Tube Amplifiers

Guitar amplifiers are large boxes full, mostly, of air. The rest is occupied by some metal, a few electrical components, a speaker (usually), and some tubes. They take up a lot of space. They also sound good. But they take a lot of space.

When I first started out, I bought a bunch of old Gibsons and Fender amps, and amps by other, much more obscure, makers. Then I started to make amplifiers. I made a clone of the Marshall 18 Watt amp and it turned out pretty well. Then I was hooked. I've built a tweed Fender Bassman (5F6-A), a tweed Low Power Twin (5E8-A), another 18 Watt in a head cabinet, a Marshall JTM-45 clone. I've got another JTM-45 on the bench. I also built a speaker cabinet for the JTM45 head. Finally, I found the time to build a small 1-watt stereo hifi amp.

Gibson Amps

Clockwise from the bottom, a 1959 GA-5T, a 1957 GA-6, a 1948 GA-25, a 1950 GA-50T, and a 1951 GA-20.

The GA-6 is the best sounding amp of the bunch, one of the best I own. The GA-25 is maybe better suited as a harp amp. That's certainly what the previous owner used it for. The GA-20 and GA-50 are nice sounding but somewhat mellow amps, and the GA-5 is a handy alternative to a Champ. This is the GA-5 with the EL-84 power tube.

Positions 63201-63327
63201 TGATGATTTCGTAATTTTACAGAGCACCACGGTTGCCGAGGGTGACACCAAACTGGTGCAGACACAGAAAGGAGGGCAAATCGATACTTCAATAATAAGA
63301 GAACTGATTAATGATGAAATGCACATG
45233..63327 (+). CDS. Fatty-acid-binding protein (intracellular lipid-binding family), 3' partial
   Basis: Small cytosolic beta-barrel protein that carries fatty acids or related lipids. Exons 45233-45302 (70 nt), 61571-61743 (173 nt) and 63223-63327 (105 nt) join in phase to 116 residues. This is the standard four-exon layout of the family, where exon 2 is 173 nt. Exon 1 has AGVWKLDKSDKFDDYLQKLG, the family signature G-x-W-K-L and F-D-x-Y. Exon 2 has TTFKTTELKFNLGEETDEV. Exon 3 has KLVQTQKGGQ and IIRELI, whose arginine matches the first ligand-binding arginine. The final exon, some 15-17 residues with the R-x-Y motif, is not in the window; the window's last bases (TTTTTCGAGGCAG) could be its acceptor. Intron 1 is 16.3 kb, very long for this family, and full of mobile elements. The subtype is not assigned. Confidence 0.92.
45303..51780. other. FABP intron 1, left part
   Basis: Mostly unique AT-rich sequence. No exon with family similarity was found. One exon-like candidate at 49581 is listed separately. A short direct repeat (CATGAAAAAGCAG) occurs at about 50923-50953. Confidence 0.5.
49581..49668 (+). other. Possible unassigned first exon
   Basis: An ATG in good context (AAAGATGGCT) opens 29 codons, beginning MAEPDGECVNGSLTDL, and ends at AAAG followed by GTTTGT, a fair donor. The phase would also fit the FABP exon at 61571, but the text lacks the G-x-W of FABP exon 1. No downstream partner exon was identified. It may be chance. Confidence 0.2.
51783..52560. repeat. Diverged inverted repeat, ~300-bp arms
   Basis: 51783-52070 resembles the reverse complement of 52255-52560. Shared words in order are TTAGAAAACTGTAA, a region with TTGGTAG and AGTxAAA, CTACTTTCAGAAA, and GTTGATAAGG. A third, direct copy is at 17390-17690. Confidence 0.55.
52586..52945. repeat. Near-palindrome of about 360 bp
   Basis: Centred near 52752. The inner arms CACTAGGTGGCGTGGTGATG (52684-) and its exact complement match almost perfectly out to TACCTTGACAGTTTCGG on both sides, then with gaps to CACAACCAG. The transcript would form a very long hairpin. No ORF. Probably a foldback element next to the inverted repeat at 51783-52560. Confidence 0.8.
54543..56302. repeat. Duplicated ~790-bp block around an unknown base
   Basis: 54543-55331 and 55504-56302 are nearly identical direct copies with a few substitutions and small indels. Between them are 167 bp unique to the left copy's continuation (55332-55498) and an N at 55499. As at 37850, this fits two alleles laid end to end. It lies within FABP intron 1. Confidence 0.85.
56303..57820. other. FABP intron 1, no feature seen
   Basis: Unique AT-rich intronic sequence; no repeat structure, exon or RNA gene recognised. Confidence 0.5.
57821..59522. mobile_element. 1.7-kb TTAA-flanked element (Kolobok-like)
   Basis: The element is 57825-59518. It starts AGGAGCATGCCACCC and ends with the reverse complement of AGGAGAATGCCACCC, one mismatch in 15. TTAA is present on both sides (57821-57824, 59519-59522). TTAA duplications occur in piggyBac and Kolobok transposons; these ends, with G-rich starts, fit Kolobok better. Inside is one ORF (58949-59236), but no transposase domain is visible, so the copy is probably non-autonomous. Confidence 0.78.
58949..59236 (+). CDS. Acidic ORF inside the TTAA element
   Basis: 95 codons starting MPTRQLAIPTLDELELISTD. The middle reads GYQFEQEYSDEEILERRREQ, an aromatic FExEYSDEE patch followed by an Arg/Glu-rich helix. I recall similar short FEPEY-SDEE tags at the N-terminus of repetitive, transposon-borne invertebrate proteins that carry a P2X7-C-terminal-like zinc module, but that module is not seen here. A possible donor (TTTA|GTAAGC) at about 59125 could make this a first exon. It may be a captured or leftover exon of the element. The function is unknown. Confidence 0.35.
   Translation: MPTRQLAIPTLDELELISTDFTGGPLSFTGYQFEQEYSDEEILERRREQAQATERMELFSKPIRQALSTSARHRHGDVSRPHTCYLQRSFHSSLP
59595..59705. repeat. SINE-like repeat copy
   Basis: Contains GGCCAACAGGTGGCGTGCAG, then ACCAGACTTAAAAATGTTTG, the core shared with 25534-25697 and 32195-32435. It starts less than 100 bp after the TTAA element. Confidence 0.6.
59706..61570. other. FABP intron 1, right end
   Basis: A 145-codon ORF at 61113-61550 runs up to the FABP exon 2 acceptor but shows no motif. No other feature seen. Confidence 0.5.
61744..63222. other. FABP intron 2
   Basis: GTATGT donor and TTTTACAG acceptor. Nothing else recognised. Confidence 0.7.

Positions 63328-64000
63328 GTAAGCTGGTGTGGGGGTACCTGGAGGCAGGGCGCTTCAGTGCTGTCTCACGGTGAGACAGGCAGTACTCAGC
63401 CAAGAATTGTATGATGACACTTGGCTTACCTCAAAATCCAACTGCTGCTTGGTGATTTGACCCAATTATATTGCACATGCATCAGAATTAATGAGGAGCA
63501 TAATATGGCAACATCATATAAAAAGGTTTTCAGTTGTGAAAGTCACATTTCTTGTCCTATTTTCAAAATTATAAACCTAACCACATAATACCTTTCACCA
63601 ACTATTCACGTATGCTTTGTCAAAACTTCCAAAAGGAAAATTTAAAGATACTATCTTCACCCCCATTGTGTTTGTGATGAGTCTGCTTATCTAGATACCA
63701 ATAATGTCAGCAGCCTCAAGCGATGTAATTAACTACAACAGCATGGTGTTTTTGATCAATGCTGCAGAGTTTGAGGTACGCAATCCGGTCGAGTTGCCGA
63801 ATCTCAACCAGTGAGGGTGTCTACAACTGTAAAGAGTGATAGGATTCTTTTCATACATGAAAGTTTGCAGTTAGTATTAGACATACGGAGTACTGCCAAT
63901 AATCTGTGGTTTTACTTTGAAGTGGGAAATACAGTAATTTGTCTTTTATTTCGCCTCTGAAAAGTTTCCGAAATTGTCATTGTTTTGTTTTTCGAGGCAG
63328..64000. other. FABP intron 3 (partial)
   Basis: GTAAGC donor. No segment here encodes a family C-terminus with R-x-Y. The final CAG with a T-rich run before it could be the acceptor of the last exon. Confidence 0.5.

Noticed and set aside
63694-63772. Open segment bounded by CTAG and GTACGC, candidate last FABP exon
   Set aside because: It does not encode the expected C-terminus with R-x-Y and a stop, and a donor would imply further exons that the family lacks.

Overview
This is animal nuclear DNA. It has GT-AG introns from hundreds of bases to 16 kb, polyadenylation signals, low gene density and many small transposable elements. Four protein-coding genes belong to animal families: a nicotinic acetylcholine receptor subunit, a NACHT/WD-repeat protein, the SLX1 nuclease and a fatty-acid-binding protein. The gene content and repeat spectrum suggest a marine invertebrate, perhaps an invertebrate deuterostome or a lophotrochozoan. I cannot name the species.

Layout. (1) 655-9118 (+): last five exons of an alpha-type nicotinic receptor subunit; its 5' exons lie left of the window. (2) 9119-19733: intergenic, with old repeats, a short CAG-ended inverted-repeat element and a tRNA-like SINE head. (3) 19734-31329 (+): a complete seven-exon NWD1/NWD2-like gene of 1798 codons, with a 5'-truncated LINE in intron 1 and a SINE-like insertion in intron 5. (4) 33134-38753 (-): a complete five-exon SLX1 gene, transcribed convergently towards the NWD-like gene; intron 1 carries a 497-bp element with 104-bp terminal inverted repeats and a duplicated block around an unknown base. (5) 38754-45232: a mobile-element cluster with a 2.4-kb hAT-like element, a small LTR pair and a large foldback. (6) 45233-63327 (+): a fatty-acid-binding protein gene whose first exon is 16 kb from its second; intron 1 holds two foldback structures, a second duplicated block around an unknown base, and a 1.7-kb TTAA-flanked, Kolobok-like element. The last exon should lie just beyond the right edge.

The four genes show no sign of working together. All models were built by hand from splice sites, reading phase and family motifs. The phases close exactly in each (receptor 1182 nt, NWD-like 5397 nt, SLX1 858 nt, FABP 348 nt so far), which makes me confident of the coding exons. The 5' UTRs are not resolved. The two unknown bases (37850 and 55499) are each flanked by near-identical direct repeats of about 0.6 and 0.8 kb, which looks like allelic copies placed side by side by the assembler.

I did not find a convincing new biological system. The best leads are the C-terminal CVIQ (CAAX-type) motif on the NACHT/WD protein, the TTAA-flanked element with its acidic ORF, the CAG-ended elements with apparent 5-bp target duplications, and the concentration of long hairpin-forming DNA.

Getting parts for these old amps is a challenge, but I recently came across a site that offers some parts for GA 20s. It's called Buffalo Amps.

Fender Amps

On the left is my everyday practice amp, a 1963 Champ. It's stock, except for new filter caps. Of all Fender amps, I prefer the sound of the tweed circuits and this Champ sounds good at any volume.

I've got a '66 Blackface Champ and a couple of Silverface models, one of which I modified to "tweed" specs. Of course, the internal voltages are too high to really be a tweed circuit, but it sounds okay.

To the right is a very clean 1970 Deluxe Reverb. To my ears, it's hard to tell the difference between this amp and blackface Deluxes. I had a '66 DR, but I never really warmed up to it and I eventually sold it. Same for the brownface amps. I had a '62 Vibrolux and a '61 Deluxe but neither of them really worked for me and I sold them too. If I really think about it, I shouldn't keep this amp. So, it's for sale. Offers?

Self-built Amplifiers

The two thumbnails to the left are of my '59 Bassman clone. It's the 5F6A circuit. The cabinet and transformers are from Clark Amplification. It has NOS RCA preamp tubes, and a pair of NOS Tung-Sol 5881s. The speakers are Weber, alnicos on top and ceramics on bottom.
The above thumbnails are of my low power Tweed Twin, the 5E8-A circuit. You can see the pair of big bottle (ST envelope) 5U4G rectifiers, which is what makes this amp's power supply so stiff, and the pair of big bottle RCA 6L6-G power tubes. The other tubes are also RCA. The cabinet was made by Jeff Swanson. The transformers are by Mojotone. The hardest part about building the 5E8 is getting the right transformers (I'd say). As far as I know, Mojo is the only place making the correct output transformer.

Some amplifier links